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Did riding classes or schooling help you?

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How may of you have ever attended riding school or classes. In the past when I was getting my motorcycle lesson I have taken classes for defensive riding classes where I learned a lot about riding safely and defensively on the road with others. It made a huge difference for me and made me more confident and aware of what to do in certain situations. Have any of you guys done this or plan to. Maybe this would be a good topic and possibly pass on some insight to newer riders on this forum.
 

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How may of you have ever attended riding school or classes. In the past when I was getting my motorcycle lesson I have taken classes for defensive riding classes where I learned a lot about riding safely and defensively on the road with others. It made a huge difference for me and made me more confident and aware of what to do in certain situations. Have any of you guys done this or plan to. Maybe this would be a good topic and possibly pass on some insight to newer riders on this forum.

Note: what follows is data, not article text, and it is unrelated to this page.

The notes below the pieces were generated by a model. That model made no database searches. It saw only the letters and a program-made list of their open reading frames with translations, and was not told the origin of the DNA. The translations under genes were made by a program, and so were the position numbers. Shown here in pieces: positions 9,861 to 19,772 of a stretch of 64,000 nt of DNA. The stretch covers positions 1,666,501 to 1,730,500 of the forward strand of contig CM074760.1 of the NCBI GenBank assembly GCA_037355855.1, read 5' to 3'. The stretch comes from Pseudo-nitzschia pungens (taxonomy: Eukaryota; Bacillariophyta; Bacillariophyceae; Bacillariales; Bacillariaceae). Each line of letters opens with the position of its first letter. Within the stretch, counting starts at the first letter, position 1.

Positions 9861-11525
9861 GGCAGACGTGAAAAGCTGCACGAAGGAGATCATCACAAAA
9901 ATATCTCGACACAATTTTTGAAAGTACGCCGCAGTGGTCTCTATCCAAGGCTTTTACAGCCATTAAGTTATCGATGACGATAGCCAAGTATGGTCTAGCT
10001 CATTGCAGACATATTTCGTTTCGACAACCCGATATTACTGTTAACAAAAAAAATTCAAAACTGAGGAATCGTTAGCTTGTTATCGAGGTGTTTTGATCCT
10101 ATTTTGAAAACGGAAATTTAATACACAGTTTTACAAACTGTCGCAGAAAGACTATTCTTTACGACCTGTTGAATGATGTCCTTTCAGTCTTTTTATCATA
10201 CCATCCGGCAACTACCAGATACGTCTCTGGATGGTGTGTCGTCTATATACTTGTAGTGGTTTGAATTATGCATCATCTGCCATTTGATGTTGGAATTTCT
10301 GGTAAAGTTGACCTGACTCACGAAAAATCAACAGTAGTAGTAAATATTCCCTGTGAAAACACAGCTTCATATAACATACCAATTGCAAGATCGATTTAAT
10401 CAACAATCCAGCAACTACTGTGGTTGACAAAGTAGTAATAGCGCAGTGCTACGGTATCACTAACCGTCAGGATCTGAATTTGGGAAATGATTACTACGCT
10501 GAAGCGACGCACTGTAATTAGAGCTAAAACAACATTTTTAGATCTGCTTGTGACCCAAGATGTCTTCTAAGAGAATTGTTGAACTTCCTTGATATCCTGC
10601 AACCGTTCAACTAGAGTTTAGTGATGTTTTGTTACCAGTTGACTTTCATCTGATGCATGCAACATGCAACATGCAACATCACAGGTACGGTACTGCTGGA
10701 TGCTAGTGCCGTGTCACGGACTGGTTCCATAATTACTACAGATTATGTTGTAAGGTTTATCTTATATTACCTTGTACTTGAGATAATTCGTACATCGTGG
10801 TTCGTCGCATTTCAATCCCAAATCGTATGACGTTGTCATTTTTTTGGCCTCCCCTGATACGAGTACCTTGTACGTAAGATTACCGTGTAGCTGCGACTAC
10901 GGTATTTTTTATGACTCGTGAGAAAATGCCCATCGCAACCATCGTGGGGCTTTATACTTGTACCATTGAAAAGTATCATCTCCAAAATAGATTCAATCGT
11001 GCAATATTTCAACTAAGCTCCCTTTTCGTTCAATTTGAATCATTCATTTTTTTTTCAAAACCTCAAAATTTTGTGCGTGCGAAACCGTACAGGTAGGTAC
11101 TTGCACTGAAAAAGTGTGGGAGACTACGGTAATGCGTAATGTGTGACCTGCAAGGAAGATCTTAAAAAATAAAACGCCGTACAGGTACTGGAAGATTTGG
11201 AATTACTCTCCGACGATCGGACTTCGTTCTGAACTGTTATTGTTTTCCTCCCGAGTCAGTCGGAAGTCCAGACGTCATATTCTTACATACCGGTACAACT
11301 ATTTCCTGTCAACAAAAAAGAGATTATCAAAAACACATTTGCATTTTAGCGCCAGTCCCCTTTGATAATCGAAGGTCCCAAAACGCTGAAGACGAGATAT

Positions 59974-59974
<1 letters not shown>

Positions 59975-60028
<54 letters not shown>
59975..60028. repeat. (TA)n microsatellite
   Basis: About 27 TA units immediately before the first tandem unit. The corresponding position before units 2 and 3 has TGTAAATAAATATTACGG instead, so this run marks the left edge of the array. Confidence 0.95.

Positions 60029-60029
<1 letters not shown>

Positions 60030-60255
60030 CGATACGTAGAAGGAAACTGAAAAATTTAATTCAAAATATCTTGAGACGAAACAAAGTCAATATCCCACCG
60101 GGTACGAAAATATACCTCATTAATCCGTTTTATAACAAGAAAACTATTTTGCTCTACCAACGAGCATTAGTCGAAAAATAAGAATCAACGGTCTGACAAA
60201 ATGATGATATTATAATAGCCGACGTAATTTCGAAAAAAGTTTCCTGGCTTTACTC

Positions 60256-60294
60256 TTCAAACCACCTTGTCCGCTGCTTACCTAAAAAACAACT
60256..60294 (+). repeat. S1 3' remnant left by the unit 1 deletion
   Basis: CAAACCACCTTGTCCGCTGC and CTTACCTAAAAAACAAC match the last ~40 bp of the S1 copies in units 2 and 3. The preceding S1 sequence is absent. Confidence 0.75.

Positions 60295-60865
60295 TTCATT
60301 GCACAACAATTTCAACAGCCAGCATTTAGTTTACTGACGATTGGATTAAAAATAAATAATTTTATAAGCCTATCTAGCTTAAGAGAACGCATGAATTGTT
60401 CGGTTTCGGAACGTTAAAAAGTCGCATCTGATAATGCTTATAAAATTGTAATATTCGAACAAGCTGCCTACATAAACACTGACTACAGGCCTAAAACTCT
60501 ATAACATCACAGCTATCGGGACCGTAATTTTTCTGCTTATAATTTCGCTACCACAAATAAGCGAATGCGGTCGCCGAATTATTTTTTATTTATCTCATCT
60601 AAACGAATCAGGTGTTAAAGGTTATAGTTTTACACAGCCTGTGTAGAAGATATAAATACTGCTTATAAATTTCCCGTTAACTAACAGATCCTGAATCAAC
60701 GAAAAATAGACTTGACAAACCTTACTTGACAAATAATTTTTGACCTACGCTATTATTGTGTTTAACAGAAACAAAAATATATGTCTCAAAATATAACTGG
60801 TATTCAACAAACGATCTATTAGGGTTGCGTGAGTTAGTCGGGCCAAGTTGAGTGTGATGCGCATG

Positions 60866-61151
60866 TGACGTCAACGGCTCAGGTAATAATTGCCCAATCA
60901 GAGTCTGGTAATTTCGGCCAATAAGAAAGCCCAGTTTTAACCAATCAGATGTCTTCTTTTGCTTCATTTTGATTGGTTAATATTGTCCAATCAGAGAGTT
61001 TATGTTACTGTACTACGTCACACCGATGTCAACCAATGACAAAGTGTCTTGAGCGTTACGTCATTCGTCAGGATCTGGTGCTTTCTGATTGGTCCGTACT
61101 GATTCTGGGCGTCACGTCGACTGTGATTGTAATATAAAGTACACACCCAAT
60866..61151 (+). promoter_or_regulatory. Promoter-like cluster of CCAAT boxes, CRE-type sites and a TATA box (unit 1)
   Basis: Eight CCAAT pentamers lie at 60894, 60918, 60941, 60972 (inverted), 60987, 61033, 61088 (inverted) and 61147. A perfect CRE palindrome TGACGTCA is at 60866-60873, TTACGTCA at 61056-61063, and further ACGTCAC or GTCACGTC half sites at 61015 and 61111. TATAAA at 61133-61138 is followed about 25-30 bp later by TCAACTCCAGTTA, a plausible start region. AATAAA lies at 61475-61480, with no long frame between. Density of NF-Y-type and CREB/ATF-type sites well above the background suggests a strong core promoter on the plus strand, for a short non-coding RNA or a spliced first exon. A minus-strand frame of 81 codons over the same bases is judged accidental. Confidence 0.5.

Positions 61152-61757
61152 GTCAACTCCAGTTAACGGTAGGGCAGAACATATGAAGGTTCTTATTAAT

I took a Motorcycle Saftey class back in September last year. It was 1 class day and 2 full days of riding. There were a ton of useful things we learned in the class that's really difficult to sum up. They showed us everything we needed to know for the test, and some additional things for example they tossed down a board in the middle of the parking lot and showed us how to safely get over an obsticle in the middle of the road, and how to deal with potholes.

One lady who signed up for the class had not ridden a regular bicycle since she was 7 years old, about 40 min into the actual riding class she ended up off balance which caused her to grab onto the bike handles and in this case she pegged the throttle and was headed directly towards a telephone poll that was in the parking lot at what ever speed you can get to in 2nd gear on a 250 cruiser. She ended up getting tossed out of the class because it was far to dangerous for her to continue.

The rest of the class (about 8 people) were all feeling pretty confident by the end of day 2. Silly mistakes were still being made but nothing unrecoverable.

I'm planning to take intermediate riding class they are offering this spring/summer. Though I need my own bike first.